That wasn’t her aunt’s natural self. Why I am treated like an outsider, thought Ananya. She entered the living room; one look around felt as if the house was being taken care of. She each day would think how would they manage without her. In one corner she saw a small picture of her placed on the side table. She remembered the words of being confident and positive and after all it was natural for them to think she lost her life in the blast that took place when she had been to the market.

She sat on the edge of her sofa quietly rubbing her one feet on another, nervously clinging to her bag wanting nothing but to see her husband and daughter, she must have been 4 years by now.

After a while her daughter, Ira rushed in the living room, Ananya could no longer contain herself and broke down in tears as she grabbed her and hugged her hard. She swiftly removed all the toys she had got for her and placed her on her lap.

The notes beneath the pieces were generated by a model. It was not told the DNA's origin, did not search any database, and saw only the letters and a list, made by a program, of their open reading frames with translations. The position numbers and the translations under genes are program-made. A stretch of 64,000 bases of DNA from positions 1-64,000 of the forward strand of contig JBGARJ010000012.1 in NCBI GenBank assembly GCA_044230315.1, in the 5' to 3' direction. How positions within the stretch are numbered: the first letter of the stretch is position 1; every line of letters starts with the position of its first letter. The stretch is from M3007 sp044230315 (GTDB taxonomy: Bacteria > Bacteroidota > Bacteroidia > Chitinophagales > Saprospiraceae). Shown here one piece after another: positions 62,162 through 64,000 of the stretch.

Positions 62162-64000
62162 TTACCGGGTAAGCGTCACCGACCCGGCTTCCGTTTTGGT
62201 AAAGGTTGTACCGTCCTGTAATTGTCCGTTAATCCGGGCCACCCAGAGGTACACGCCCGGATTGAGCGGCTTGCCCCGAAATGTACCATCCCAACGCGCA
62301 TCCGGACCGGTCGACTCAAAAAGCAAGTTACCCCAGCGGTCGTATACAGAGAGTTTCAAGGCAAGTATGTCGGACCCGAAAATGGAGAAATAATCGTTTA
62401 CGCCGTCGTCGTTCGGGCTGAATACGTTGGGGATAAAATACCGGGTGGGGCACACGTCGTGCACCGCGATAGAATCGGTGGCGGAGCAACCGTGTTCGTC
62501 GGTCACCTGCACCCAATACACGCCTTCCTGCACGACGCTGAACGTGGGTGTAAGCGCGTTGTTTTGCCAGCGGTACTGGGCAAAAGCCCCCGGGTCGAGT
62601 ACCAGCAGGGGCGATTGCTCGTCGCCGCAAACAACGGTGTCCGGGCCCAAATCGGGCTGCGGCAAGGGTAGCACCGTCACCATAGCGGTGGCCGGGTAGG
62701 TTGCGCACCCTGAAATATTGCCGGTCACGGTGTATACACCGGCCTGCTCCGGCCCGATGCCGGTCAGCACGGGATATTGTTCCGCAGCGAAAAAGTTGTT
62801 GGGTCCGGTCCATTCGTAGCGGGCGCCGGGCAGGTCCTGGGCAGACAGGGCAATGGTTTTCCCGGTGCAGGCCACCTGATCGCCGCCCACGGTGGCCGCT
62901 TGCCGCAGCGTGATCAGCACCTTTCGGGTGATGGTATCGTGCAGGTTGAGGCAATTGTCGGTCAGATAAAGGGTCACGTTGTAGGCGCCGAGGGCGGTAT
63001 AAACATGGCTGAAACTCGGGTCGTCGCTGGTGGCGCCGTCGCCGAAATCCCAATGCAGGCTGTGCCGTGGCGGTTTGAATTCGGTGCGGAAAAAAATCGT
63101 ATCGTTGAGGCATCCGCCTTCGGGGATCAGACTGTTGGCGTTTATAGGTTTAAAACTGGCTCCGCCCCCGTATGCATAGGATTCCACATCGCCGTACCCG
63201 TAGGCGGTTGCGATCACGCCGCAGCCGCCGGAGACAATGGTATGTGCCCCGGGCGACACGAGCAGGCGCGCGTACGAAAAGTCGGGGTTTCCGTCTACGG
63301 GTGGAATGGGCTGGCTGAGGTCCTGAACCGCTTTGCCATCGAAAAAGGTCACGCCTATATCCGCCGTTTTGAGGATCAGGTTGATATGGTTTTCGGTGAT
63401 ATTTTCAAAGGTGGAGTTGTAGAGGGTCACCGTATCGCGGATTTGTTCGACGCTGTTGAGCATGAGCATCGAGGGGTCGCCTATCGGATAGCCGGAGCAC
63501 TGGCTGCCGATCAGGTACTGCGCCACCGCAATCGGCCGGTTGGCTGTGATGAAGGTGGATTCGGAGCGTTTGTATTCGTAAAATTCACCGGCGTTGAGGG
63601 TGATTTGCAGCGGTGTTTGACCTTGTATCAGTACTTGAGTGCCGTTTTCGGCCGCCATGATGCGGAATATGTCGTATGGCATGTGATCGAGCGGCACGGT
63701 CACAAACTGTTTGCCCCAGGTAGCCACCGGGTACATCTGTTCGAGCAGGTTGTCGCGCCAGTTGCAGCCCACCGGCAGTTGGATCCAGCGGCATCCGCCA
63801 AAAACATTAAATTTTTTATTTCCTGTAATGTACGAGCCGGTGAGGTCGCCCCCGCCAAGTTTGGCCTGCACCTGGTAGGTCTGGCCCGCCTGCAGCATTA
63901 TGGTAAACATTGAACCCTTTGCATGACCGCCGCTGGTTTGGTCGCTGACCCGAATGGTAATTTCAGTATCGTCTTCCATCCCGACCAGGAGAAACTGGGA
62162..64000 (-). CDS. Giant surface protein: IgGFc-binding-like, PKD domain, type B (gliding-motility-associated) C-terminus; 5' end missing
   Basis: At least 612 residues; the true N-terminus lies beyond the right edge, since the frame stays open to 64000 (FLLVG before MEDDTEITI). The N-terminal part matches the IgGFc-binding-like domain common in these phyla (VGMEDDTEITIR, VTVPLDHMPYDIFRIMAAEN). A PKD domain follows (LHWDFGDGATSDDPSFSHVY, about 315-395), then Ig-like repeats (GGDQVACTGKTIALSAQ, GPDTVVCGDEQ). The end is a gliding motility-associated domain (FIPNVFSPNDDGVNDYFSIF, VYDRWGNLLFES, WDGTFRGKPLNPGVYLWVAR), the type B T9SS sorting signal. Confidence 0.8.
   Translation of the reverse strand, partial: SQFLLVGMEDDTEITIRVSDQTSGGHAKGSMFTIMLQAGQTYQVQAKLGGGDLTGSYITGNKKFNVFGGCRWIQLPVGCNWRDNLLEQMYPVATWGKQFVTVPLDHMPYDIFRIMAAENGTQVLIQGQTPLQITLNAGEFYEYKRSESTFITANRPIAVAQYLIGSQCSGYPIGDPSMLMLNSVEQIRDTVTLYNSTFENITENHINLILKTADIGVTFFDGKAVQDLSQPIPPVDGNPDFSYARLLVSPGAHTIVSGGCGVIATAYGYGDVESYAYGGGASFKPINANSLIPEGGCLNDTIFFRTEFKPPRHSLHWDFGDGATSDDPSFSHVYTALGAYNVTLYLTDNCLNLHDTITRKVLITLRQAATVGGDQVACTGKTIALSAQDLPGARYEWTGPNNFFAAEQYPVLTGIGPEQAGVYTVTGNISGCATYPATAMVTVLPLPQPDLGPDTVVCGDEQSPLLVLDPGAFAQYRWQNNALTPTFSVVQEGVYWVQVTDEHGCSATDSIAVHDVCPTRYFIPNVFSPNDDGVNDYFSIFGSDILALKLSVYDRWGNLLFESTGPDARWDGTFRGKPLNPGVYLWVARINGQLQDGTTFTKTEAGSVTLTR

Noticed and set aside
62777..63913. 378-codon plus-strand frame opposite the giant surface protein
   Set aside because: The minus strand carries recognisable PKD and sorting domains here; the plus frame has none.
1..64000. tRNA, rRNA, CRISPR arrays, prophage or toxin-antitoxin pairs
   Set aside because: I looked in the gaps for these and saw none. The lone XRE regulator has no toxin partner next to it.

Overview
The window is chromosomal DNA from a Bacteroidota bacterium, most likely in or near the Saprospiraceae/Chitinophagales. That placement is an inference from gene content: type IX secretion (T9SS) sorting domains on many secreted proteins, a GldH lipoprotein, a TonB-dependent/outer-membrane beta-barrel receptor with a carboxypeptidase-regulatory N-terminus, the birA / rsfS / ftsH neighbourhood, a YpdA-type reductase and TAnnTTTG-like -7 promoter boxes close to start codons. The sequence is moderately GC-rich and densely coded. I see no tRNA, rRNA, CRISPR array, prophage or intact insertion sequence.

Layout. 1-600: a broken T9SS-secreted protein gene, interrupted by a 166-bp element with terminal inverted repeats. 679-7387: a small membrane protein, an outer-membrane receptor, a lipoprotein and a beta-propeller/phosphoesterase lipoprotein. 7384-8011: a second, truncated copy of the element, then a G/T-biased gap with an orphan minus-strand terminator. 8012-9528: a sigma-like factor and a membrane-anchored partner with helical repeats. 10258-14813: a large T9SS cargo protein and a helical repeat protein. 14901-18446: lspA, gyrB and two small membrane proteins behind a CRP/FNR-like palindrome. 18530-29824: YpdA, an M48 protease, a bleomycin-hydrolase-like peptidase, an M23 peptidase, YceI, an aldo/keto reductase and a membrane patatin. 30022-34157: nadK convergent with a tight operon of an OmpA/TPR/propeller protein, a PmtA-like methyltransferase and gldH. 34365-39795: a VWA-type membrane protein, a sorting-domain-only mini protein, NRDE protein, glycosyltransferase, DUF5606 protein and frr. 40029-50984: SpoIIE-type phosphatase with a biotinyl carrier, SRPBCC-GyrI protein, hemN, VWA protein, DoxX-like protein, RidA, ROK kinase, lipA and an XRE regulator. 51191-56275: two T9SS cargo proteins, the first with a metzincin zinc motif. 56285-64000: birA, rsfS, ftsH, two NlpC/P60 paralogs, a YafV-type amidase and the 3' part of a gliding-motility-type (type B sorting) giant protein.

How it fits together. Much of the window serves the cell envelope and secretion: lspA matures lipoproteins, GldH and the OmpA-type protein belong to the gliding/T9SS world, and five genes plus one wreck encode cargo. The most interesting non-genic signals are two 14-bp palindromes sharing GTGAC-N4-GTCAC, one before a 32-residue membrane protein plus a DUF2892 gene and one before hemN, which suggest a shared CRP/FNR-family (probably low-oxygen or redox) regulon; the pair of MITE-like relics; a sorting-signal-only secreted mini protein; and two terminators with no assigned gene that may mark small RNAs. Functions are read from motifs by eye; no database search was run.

“Ira, did you miss mumma, my princess?”

Ira immediately rushed to her father and wrapped to his leg dropping the stuffed kangaroo on the way.

“Ananya.” called out Rohan.

She rose.

“How have you been?”

She was jolted by the formality that wrapped the question. It was nothing like what she had thought it to be.

“One ought to hold on to one’s heart; for if one lets it go, one soon loses control of the head too.”

“Why would I want to think with my head, my family needs my heart?”

“Depends on the situation and the circumstance, now you will always need both.”

She brought herself to reality and handed the gift she had got in his hands.

“Rohan, honey, are you home?” she said as she entered the house.

The voice sounded familiar as she walked straight to the living room and stood next to Rohan.

“Oh…” giving a startled look, “Ananya….it’s you.” She looked at Ananya and immediately glanced at Rohan.

That was Ruchi, her first cousin, but what was she doing in my house? Her addressing Rohan as honey, Ananya was trying to put the puzzle pieces in place when her aunt broke the ice, “I think you must be tired Ananya, why don’t you rest?”

“The first step toward change is awareness. The second step is acceptance.”

“What if I don’t like the change?”

“Then think what if you do not have a choice of changing the change?”